As part of a partnership between Earth In Common and Edinburgh’s Gaelic community, participants of all ages will learn to speak Gaelic and discover the stories behind Gaelic folklore, sing songs and learn about the environment.

Co-organizer Petrea Cooney said: “My vision was to develop Gaelic in the community and to make Gaelic more open. They are aimed at anyone who wants to know a little more about Gaelic.

“It’s one of the indigenous languages ​​and it’s a dying language and I wanted to make the effort in the community to create this positive and enjoyable environment where we sing, talk about Gaelic culture and talk about the stories behind the folk tales.”

Register to our daily newsletter

Children participating in the workshops will work collaboratively to create a Gaelic and nature-themed soundscape which will be unveiled at the launch of Earth In Common’s new community building in September this year.

Youngsters will also have the opportunity to make their own harps from recycled materials and use recording equipment to capture sounds from the local environment to create a special soundscape to be unveiled later in the year. .

Deborah Shaw, professional harpist and pianist who will lead the music sessions, said: “I’m really excited to be able to work with young people and also bring the Gaelic language into a contemporary setting.

“We will record sound from the farm, the children will write their own poetry or lyrics, and we will combine that with the sounds they have collected from the farm to create a soundscape.”

Ms Shaw, who is currently Composer-in-Residence at Earth In Common, explained that the children’s workshops will also address environmental issues and the climate crisis.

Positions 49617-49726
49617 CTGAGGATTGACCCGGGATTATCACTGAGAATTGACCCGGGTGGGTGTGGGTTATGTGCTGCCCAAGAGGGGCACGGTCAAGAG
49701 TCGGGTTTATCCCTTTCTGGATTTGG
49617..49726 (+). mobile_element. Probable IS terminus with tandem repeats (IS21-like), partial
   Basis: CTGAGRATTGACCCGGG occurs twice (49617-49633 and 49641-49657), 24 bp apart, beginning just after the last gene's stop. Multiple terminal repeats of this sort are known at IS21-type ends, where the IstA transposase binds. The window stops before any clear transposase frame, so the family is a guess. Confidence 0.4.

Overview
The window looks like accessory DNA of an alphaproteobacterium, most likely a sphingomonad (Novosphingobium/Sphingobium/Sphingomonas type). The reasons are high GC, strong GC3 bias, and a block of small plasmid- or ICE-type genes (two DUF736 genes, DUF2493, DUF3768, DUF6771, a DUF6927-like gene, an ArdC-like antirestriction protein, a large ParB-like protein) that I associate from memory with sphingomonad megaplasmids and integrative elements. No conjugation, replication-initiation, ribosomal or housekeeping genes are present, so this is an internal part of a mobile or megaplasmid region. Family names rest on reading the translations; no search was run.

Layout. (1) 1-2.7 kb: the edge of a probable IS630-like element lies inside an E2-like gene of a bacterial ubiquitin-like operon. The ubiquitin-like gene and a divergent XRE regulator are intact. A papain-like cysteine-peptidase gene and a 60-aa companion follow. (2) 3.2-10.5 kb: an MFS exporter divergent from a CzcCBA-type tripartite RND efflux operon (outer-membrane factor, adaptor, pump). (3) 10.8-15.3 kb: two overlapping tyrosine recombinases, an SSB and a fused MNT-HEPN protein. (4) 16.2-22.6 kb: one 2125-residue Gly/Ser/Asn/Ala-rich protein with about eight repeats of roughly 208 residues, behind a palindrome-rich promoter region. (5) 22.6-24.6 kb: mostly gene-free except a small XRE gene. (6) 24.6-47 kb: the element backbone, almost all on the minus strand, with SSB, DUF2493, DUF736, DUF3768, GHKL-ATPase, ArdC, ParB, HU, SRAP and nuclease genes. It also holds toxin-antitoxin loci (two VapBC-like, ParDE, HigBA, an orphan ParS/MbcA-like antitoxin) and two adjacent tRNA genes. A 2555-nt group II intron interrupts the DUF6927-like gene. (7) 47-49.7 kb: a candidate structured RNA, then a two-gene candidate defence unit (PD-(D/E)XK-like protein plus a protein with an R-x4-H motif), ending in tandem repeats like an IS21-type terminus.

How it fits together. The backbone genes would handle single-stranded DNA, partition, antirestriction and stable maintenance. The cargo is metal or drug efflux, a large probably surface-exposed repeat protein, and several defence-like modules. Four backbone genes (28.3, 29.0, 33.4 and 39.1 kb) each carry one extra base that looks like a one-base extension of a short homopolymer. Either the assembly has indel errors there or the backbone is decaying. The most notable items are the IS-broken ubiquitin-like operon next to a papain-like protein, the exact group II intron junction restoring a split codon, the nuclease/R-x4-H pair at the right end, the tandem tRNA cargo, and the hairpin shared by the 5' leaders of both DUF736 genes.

She said: “I think listening to nature is a really great way to empower everyone to be more aware of what’s around us, and recycling is such a big thing right now.

“It was actually my overflowing recycling bin that inspired me to make instruments out of these materials, as I always feel a bit sad when I see how much plastic we still use in our society.”

There will also be sessions for adults focused on learning Gaelic and celebrating Gaelic culture through storytelling and choir singing.

Located in the Earth In Common croft on Leith Links, the outdoor learning workshops will run until September with a short break during the summer holidays.

Leith resident Petrea, who has been learning Gaelic for a year, said she hopes the upcoming workshops will encourage people from the Gaelic and English-speaking communities to come together and build relationships.

She said: ‘We’re really keen to get the community involved because I think the sooner we do that the better our chances of Gaelic surviving.

“It’s just a beautiful language and we want to share it with the rest of Scotland.”

She added: “This is the start of something very exciting. I really hope we will have a home in the area to develop an interest in Gaelic in the community at all levels.

Tickets to Gàidhlig, Nàdur, Ceòl is Seinn cost £7 and for more information you can visit No experience of Gaelic is necessary.